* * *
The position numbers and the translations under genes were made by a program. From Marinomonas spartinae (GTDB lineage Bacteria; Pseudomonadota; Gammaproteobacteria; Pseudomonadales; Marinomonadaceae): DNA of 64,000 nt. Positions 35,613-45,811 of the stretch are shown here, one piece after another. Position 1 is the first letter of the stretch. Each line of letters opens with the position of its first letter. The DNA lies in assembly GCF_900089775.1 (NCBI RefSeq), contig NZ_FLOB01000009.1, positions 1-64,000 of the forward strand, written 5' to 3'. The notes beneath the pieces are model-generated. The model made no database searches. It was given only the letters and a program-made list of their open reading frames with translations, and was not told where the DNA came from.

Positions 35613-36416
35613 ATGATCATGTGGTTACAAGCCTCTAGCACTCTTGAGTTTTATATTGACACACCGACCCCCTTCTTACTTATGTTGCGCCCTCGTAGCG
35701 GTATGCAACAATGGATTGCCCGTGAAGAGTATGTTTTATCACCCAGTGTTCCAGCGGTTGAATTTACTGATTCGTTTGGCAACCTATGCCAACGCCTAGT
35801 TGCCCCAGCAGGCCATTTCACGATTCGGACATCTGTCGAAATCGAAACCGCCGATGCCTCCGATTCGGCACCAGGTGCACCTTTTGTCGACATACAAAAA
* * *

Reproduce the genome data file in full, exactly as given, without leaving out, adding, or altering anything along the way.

The position numbers and the translations under genes were made by a program. From Marinomonas spartinae (GTDB lineage Bacteria; Pseudomonadota; Gammaproteobacteria; Pseudomonadales; Marinomonadaceae): DNA of 64,000 nt. Positions 35,613-45,811 of the stretch are shown here, one piece after another. Position 1 is the first letter of the stretch. Each line of letters opens with the position of its first letter. The DNA lies in assembly GCF_900089775.1 (NCBI RefSeq), contig NZ_FLOB01000009.1, positions 1-64,000 of the forward strand, written 5' to 3'. The notes beneath the pieces are model-generated. The model made no database searches. It was given only the letters and a program-made list of their open reading frames with translations, and was not told where the DNA came from.

Positions 35613-36416
35613 ATGATCATGTGGTTACAAGCCTCTAGCACTCTTGAGTTTTATATTGACACACCGACCCCCTTCTTACTTATGTTGCGCCCTCGTAGCG
35701 GTATGCAACAATGGATTGCCCGTGAAGAGTATGTTTTATCACCCAGTGTTCCAGCGGTTGAATTTACTGATTCGTTTGGCAACCTATGCCAACGCCTAGT
35801 TGCCCCAGCAGGCCATTTCACGATTCGGACATCTGTCGAAATCGAAACCGCCGATGCCTCCGATTCGGCACCAGGTGCACCTTTTGTCGACATACAAAAA